For instance, Romans 5:14 states, “Yet death reigned from Adam to Moses, even over those whose sinning was not like the transgression of Adam, who was a type of the one who was to come.” Verse 18 says that “as one trespass led to condemnation for all men, so one act of righteousness leads to justification and life for all men.” Fortunately, Christians have a Savior who forgives sin.  Verse 19 states, “For by the one man’s disobedience the man were made sinners, so by the one man’s obedience the many will be made righteous.” Adam represented all humans, so his sin condemned all people; Jesus fixed the problem through what He did on the cross. The idea that sin came through Adam and life came through Christ (Rom. 5:12) is called federal headship.

In other words, what Jesus did on the cross conquered sin for all who believe. But, for those who don’t believe, Romans 6:23a says that the wages of sin is death. This is certainly not good news for anyone.

  • Why did Adam and Eve offer sacrifices? What did those sacrifices symbolize? What can I learn from the angel’s words in these verses?

While much of Moses 4 in the Pearl of Great Price can be traced to the original account in Genesis (i.e., Joseph Smith plagiarized the Bible and made changes he decided were correct with no documentation), Moses 5:4-12 has been completely made up by Joseph Smith. As mentioned in an earlier review, there is no original source (except Genesis) to justify what is written in the Book of Moses. Unless a person accepts Joseph Smith as a true prophet of God–and Christians do not–this material cannot be considered trustworthy. Among other things, it says:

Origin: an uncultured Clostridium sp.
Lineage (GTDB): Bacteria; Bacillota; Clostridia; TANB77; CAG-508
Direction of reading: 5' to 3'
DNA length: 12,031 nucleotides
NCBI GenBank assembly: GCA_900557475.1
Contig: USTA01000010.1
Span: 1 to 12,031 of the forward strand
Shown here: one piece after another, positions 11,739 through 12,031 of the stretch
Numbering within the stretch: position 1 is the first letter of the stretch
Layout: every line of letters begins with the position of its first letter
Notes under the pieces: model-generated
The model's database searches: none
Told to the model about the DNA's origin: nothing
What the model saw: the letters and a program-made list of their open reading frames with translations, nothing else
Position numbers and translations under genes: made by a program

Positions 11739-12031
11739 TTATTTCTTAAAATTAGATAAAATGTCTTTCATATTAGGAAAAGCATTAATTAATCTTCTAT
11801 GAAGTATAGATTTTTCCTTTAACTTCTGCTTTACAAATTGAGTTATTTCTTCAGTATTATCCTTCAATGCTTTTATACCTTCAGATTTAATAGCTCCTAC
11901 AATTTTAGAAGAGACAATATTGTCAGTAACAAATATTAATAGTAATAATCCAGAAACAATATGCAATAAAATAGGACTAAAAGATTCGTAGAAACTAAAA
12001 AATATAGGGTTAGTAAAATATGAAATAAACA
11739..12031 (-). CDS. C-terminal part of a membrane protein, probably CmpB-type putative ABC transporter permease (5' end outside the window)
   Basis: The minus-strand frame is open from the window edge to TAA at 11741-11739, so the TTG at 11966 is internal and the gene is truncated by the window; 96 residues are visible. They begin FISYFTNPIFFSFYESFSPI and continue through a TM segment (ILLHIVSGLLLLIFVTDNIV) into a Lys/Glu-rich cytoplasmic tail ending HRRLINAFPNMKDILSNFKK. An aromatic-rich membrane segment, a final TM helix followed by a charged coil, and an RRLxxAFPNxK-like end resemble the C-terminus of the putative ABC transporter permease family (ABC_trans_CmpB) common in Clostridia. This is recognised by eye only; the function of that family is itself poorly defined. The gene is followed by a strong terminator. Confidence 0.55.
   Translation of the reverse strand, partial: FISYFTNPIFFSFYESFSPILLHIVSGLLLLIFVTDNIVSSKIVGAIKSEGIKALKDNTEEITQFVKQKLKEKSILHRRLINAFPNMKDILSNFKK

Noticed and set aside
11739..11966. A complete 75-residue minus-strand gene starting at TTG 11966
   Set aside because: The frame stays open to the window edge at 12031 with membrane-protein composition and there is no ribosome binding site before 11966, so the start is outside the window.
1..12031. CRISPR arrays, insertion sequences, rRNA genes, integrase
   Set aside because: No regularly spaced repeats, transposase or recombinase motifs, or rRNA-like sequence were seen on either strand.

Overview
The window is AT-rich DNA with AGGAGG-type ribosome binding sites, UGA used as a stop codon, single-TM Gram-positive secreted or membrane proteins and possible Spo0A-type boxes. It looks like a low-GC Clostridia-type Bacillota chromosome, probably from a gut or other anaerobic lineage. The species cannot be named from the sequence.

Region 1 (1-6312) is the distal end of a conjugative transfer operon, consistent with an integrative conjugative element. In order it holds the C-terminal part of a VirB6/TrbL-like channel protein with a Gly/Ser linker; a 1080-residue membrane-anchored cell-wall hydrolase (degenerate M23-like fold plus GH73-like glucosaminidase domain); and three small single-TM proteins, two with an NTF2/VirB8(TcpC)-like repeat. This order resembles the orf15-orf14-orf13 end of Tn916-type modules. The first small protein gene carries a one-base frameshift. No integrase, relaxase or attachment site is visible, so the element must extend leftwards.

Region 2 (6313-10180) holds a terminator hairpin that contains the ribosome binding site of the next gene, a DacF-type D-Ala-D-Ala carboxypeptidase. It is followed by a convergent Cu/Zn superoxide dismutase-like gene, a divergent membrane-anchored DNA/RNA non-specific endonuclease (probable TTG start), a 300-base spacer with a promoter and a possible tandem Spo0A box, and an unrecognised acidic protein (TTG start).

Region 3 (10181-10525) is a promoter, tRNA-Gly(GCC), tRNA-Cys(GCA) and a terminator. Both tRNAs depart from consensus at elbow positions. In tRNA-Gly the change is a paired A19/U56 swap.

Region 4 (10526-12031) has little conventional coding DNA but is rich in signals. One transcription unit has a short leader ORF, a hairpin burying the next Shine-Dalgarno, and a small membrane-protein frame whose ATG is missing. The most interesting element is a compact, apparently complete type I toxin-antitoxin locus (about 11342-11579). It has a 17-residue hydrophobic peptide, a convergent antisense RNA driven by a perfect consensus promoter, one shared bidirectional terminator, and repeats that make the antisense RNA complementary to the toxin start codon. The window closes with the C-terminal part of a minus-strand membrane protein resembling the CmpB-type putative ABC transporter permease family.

• God spoke to Adam and Eve after the Fall and “shut [them] out from his presence”
  • An angel appeared to Adam and asked him why he was offering animal sacrifices; Adam says he did not know why.
  • The angel describes the “sacrifice of the Holy Begotten of the Father, which is full of grace and truth” as to why animal sacrifices were needed. This wording is certainly plagiarized from the Gospel of John (1:14). Of course, Jesus was the “lamb of God” and the Book of Hebrews certainly teaches that Jesus fulfilled sacrifices according to the Old Testament. Yet the Bible never records Adam as being told anything about the “only Begotten” in Genesis.